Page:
Types of External Memory ‡ Magnetic Disk


‡ Optical

Architecture & Organization II
³After Mid Year´ Lesson 1

Read and Write Mechanisms
‡ ‡ ‡ ‡ Recording & retrieval via conductive coil called a head May be single read/write head or separate ones During read/write, head is stationary, platter rotates Write
² Current through coil produces magnetic field ² Pulses sent to head ² Magnetic pattern recorded on surface below

‡ Read (traditional)
² Magnetic field moving relative to coil produces current ² Coil is the same for read and write

‡ Read (contemporary)
² Separate read head, close to write head ² Partially shielded magneto resistive (MR) sensor ² Electrical resistance depends on direction of magnetic field

Inductive Write MR Read

Data Organization and Formatting ‡ Concentric rings or tracks
²Gaps between tracks ²Reduce gap to increase capacity ²Same number of bits per track (variable packing density) ²Constant angular velocity

‡ Tracks divided into sectors ‡ Minimum block size is one sector ‡ May have more than one sector per block

Disk Data Layout

Disk Velocity
‡ Bit near centre of rotating disk passes fixed point slower than bit on outside of disk ‡ Increase spacing between bits in different tracks ‡ Rotate disk at constant angular velocity (CAV)
² Gives pie shaped sectors and concentric tracks ² Individual tracks and sectors addressable ² Move head to given track and wait for given sector ² Waste of space on outer tracks
± Lower data density

Disk Layout Methods Diagram

Characteristics ‡ Fixed (rare) or movable head ‡ Single or double (usually) sided ‡ Single or multiple platter

Fixed/Movable Head Disk ‡ Fixed head
²One read write head per track ²Heads mounted on fixed ridged arm

‡ Movable head
²One read write head per side ²Mounted on a movable arm

Removable or Not ‡ Removable disk
²Can be removed from drive and replaced with another disk ²Provides unlimited storage capacity ²Easy data transfer between systems

Multiple Platter ‡ One head per side ‡ Heads are joined and aligned ‡ Aligned tracks on each platter form cylinders ‡ Data is striped by cylinder
²reduces head movement ²Increases speed (transfer rate)

Multiple Platters

Tracks and Cylinders

Speed ‡ Seek time
²Moving head to correct track

‡ (Rotational) latency
²Waiting for data to rotate under head

‡ Access time = Seek + Latency ‡ Transfer rate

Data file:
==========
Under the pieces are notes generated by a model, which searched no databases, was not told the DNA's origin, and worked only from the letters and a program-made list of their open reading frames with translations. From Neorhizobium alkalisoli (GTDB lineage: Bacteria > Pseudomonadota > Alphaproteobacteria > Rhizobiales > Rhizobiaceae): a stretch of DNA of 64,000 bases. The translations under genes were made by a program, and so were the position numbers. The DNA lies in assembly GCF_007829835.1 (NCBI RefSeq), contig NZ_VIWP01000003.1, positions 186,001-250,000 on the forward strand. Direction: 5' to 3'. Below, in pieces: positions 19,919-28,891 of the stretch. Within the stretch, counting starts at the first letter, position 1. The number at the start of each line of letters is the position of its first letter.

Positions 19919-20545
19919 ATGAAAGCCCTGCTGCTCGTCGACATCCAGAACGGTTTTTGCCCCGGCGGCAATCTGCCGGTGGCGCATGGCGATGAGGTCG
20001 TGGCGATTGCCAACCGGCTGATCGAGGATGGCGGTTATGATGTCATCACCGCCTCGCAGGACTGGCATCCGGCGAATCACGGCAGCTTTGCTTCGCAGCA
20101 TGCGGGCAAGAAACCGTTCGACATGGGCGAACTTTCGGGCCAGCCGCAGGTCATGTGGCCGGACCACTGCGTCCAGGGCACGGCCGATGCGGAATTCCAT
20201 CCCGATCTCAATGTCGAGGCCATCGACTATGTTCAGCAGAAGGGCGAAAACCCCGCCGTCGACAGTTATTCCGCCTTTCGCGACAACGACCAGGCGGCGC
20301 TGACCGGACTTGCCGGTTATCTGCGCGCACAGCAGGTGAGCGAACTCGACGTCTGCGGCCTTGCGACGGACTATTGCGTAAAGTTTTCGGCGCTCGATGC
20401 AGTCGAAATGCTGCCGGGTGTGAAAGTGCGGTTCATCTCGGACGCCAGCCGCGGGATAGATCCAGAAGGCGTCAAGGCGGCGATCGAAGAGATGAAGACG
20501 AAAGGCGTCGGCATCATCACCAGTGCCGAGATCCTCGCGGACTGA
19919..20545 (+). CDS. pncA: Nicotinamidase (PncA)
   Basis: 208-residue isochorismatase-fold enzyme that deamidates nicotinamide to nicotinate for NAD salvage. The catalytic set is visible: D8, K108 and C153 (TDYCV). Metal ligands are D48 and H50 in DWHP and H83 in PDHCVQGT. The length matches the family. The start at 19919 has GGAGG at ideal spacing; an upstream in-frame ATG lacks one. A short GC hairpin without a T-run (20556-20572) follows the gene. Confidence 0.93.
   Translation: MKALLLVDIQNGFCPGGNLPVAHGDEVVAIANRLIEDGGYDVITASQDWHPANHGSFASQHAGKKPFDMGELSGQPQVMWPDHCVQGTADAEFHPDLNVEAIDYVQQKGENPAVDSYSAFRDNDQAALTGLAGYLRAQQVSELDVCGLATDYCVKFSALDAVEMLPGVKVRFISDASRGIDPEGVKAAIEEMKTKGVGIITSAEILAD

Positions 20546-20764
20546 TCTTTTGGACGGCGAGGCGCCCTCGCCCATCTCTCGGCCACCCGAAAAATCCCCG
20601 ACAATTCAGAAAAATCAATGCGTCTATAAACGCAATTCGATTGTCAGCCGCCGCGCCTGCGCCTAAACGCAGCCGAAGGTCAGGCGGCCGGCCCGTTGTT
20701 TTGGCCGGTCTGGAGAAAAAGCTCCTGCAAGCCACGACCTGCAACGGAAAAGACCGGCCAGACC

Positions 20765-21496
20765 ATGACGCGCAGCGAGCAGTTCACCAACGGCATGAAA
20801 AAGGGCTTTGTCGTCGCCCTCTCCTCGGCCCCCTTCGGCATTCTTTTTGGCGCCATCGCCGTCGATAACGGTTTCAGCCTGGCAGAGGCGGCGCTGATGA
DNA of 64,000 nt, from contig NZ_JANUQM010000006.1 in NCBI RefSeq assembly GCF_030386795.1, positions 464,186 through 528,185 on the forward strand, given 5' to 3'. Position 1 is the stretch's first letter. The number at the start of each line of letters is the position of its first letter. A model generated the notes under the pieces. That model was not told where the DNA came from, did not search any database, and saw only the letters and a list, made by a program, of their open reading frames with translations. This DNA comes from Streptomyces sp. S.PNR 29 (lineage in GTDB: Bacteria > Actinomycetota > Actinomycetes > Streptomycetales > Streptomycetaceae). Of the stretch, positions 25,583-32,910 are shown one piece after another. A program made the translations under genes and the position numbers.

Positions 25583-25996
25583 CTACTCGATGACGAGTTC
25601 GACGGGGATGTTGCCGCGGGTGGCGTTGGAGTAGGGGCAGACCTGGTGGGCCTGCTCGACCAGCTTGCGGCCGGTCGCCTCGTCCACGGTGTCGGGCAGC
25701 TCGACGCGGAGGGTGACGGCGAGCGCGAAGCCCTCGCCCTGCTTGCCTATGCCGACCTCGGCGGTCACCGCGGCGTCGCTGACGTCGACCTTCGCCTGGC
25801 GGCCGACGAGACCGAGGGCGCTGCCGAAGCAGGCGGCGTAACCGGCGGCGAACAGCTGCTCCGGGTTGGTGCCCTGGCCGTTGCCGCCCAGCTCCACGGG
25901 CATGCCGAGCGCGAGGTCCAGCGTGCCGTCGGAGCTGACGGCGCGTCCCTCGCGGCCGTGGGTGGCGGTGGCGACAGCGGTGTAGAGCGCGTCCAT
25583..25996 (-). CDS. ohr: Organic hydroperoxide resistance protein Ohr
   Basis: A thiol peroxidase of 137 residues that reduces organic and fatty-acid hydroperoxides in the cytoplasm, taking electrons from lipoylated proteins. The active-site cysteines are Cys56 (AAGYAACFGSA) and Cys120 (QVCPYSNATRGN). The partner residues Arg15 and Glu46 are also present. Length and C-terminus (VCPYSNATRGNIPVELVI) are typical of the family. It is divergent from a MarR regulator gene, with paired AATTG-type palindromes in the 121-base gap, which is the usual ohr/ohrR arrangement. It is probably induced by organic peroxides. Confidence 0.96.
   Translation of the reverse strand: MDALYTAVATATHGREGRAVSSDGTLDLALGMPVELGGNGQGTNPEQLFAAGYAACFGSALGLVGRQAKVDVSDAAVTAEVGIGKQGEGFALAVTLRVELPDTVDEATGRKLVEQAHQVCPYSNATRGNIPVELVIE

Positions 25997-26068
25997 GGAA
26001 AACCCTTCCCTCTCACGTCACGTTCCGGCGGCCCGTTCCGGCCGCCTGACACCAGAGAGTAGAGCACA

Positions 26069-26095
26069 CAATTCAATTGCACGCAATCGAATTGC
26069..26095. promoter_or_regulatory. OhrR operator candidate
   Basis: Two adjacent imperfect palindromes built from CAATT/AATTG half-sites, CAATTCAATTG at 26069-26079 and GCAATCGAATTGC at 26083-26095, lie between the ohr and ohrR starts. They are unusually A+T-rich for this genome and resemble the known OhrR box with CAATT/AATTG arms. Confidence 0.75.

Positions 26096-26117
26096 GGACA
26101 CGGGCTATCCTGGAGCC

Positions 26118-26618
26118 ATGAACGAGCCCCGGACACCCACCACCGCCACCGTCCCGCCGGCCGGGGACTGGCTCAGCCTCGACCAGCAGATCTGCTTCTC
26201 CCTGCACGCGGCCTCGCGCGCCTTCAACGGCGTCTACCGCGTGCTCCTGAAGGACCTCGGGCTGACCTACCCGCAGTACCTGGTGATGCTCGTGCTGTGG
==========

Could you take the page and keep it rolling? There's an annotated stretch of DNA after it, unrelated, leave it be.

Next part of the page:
Timing of Disk I/O Transfer

Optical Storage CD-ROM ‡ Originally for audio ‡ 650Mbytes giving over 70 minutes audio ‡ Polycarbonate coated with highly reflective coat, usually aluminium ‡ Data stored as pits ‡ Read by reflecting laser ‡ Constant packing density ‡ Constant linear velocity

CD Operation

CD-ROM Drive Speeds ‡ Audio is single speed
²Constant linier velocity ²1.2 ms-1 ²Track (spiral) is 5.27km long ²Gives 4391 seconds = 73.2 minutes

‡ Other speeds are quoted as multiples ‡ e.g. 24x ‡ Quoted figure is maximum drive can achieve

Random Access on CD-ROM ‡ ‡ ‡ ‡ ‡ Difficult Move head to rough position Set correct speed Read address Adjust to required location

CD-ROM for & against ‡ ‡ ‡ ‡ Large capacity (?) Easy to mass produce Removable Robust

‡ Expensive for small runs ‡ Slow ‡ Read only

DVD - what·s in a name? ‡ Digital Versatile Disk
²Used to indicate a computer drive
± Will read computer disks and play video disks

‡ Dogs Veritable Dinner ‡ Officially - nothing!!!

DVD - technology ‡ Multi-layer ‡ Very high capacity (4.7G per layer) ‡ Full length movie on single disk
²Using MPEG compression

‡ ‡ ‡ ‡

Finally standardized (honest!) Movies carry regional coding Players only play correct region films Can be ³fixed´

DVD ² Writable ‡ Loads of trouble with standards ‡ First generation DVD drives may not read first generation DVD-W disks ‡ First generation DVD drives may not read CD-RW disks ‡ Wait for it to settle down before buying!

CD and DVD

Magnetic Tape ‡ ‡ ‡ ‡ Serial access Slow Very cheap Backup and archive

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